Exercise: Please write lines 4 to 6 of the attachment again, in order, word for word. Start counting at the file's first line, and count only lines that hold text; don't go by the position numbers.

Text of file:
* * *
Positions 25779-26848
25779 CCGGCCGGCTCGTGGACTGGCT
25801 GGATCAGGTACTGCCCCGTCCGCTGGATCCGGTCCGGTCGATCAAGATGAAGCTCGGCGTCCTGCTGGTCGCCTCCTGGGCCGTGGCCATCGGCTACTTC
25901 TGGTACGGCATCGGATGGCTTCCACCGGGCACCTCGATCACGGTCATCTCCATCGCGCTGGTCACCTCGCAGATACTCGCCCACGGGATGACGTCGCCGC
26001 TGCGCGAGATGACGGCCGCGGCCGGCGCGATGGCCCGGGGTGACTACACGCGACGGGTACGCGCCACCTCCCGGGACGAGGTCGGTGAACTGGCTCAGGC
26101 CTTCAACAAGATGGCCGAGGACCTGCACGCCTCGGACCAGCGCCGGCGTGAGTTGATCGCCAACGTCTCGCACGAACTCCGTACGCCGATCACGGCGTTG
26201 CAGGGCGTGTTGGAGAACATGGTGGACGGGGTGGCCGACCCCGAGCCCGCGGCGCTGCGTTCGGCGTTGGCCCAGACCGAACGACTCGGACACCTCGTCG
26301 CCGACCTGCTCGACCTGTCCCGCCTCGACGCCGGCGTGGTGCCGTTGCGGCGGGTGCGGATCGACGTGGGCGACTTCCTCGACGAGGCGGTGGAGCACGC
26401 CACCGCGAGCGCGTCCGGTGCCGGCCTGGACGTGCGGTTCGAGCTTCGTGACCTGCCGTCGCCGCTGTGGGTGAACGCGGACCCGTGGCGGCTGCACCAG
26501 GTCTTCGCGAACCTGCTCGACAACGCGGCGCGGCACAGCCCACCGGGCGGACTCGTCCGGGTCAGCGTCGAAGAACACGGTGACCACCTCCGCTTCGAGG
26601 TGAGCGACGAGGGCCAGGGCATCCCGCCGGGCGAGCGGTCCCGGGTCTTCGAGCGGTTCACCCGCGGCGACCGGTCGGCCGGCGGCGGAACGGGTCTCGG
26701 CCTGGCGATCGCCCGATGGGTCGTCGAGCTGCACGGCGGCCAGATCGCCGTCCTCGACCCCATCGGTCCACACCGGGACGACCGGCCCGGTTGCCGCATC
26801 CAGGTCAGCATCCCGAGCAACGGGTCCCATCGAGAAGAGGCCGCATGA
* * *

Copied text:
25901 TGGTACGGCATCGGATGGCTTCCACCGGGCACCTCGATCACGGTCATCTCCATCGCGCTGGTCACCTCGCAGATACTCGCCCACGGGATGACGTCGCCGC
26001 TGCGCGAGATGACGGCCGCGGCCGGCGCGATGGCCCGGGGTGACTACACGCGACGGGTACGCGCCACCTCCCGGGACGAGGTCGGTGAACTGGCTCAGGC
26101 CTTCAACAAGATGGCCGAGGACCTGCACGCCTCGGACCAGCGCCGGCGTGAGTTGATCGCCAACGTCTCGCACGAACTCCGTACGCCGATCACGGCGTTG